I’m not entirely sure what I want to do for my agent of change. I want to somehow try to make it safer for animals on roads, especially in my neighborhood. I might do something to raise awareness that this is a problem, and that people should push for lower speed limits in areas where there is a lot of wildlife. Maybe if more people are aware of this problem then they will be more careful and animal vehicle collisions won’t be quite as common.

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Language and Me

Peter Ricker

Language and Me

"what's up?" 

“nothin’ man.”

“yo, what up with you?”

These are the responses that my friends answer this question with. I never know how to answer this when asked because I don't normally speak in a relaxed tone.

"uhh, i'm good. you?"

It was a shaky response because of my tongue. I was raised to be polite and to not speak slang. Around my friends I'll usually loosen up and not talk to them as if I would with an adult, but that mood changes around adults, especially parents. 

“How was your day?”

“It was fine, how about yours?”

At school, the language I hear is different than I would normally hear at my house or at my parent's friend's house. Around adults, my speech is more formal and polished. The speech around my neighborhood is a mixture between slang and formal. I stick to my formal side because of the amount of adults I talk to in comparison to the kids I speak with. In school, I use a mixture of informal and formal English. It mainly depends on the people I'm around, as my tone changes. Around my friends, my tone has a relaxed feel but this changes when talking to an adult. I change my tone to a more serious sound so I can send a message of maturity across the conversation. I code switch around different people. Some, I'll use a certain tone in my voice when talking and then switch tones to something different for another person. In other words, my language differs between people.

Before high school, I went to a Quaker private school where every teacher was addressed by their first names and when speaking to an adult, you had to use correct grammar such as, “May I go to the bathroom?” instead of “Can I go to the bathroom?” This is where my natural speaking instinct kicked in. I had to use the correct grammar with the teachers or else I couldn’t use the bathroom for a whole hour. This set my language into place and stopped me from growing up informal. Quakers in general have  a very interesting language. They use phrases such as, “Hold me in the light” or use the word “discern”. 

Another example is when I’m around my grandmother. Since she grew up properly in the South and raised her children the same way, I am expected to speak the same way around her. She uses a formal and polished style of language which consists of full sentences and correct grammar and requires pronouncing words clearly and loudly to hear. It’s the same around her retirement community. When speaking to her friends, I have to enunciate my words and speak slowly and loudly. All of which gives me plenty of time to make sure I am speaking formally to them. Other family members, such as my  Aunt and Uncle, tend to speak formally when around my family.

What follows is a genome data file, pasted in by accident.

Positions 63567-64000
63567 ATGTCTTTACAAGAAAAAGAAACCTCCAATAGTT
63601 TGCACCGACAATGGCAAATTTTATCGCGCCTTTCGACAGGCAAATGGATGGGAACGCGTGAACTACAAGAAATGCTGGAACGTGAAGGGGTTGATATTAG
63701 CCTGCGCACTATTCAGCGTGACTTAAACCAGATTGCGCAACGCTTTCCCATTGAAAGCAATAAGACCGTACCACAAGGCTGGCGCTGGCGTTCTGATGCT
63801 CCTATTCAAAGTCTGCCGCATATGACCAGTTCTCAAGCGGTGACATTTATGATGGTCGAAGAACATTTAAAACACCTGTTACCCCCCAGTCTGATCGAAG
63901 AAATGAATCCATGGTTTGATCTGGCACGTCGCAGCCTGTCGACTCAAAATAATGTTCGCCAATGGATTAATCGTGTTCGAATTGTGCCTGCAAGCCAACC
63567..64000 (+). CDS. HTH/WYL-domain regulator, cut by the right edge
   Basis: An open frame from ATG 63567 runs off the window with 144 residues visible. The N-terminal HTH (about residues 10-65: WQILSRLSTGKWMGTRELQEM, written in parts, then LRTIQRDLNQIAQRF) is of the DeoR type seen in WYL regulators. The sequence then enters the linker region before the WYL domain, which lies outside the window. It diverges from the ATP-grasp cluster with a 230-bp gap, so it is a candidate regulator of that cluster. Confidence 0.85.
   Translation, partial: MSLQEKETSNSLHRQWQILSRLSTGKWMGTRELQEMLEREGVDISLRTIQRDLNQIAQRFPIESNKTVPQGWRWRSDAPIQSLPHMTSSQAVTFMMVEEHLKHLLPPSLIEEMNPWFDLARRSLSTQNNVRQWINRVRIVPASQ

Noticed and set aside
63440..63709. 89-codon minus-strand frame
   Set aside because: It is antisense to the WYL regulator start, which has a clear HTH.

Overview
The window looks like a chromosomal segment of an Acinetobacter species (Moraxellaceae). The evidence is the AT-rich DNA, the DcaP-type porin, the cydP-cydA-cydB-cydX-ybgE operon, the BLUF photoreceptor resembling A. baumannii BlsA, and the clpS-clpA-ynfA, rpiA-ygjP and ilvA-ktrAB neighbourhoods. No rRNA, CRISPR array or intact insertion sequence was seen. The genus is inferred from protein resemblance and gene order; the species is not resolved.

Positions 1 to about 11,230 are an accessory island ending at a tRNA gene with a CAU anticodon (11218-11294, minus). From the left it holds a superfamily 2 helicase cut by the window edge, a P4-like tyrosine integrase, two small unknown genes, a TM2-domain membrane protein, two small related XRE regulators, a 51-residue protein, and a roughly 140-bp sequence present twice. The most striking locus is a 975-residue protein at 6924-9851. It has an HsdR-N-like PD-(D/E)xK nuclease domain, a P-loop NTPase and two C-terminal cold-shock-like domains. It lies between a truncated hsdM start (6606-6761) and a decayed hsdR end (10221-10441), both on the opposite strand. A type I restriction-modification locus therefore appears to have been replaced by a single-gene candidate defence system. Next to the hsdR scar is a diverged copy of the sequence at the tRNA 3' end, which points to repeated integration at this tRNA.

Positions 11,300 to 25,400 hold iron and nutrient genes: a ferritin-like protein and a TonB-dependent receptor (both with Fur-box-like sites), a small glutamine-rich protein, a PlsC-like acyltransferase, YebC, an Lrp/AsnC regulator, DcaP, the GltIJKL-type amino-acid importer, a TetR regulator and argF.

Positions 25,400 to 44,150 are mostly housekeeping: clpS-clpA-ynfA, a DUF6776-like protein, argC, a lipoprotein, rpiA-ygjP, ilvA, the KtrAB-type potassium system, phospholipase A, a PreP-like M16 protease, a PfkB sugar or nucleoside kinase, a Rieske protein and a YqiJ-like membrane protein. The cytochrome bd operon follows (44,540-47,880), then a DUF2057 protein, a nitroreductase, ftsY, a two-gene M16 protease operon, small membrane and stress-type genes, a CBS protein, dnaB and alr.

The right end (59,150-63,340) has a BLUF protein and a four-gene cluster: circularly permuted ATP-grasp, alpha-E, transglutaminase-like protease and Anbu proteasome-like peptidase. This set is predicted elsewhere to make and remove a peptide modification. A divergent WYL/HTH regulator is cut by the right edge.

This all changed when I arrived at public school. The environment around me changed but I kept my tongue the same. The language around me made me feel out of place and alien. My classmate from middle school had come over to high school with me and after a couple of months,  had started to use the language around her. I was shocked to see the difference between the ways we spoke around each other. I noticed this around my old classmates after a few months in their own high schools. Everyone seemed to be readjusting into their new environments, transforming their tongue to match everyone else’s around them and blending in, while I was still on the outside using my old ways of speech. 

I think two big influences on speech in public school are rap music and the media. Around school, I hear a lot of phrases from rap music and kids themselves rapping. Not being a big fan of rap music myself, I don’t always know what these words mean. When in moments where kids are talking like this, I tune out and ignore what they’re saying. In some ways, it makes me feel separated because I don’t follow rap music so I don’t understand what they are saying. Rappers are always changing words and phrases to fit their songs. This makes rap music linguistics confusing and disorienting for any outsiders who are not familiar with rap. “The art of rap is deceptive. It seems so straightforward and personal and real that people read it completely literally, as raw testimony or autobiography. And sometimes the words we use, nigga, bitch, motherfucker, and the violence of the images overwhelms some listeners. It's all white noise to them till they hear a bitch or a nigga and then they run off yelling "See!" and feel vindicated in their narrow conception of what the music is about.” (Jay Z.) 

Public school is like a big melting pot. Many different cultures and races blend together to form the community. All these cultures have their very own languages which makes kids struggle to combine into one culture. With my own language and being, I contribute to the melting pot as well. Being from the distinct White culture, my language differs from some of my friend’s languages, as I try to blend in with the cultures around me.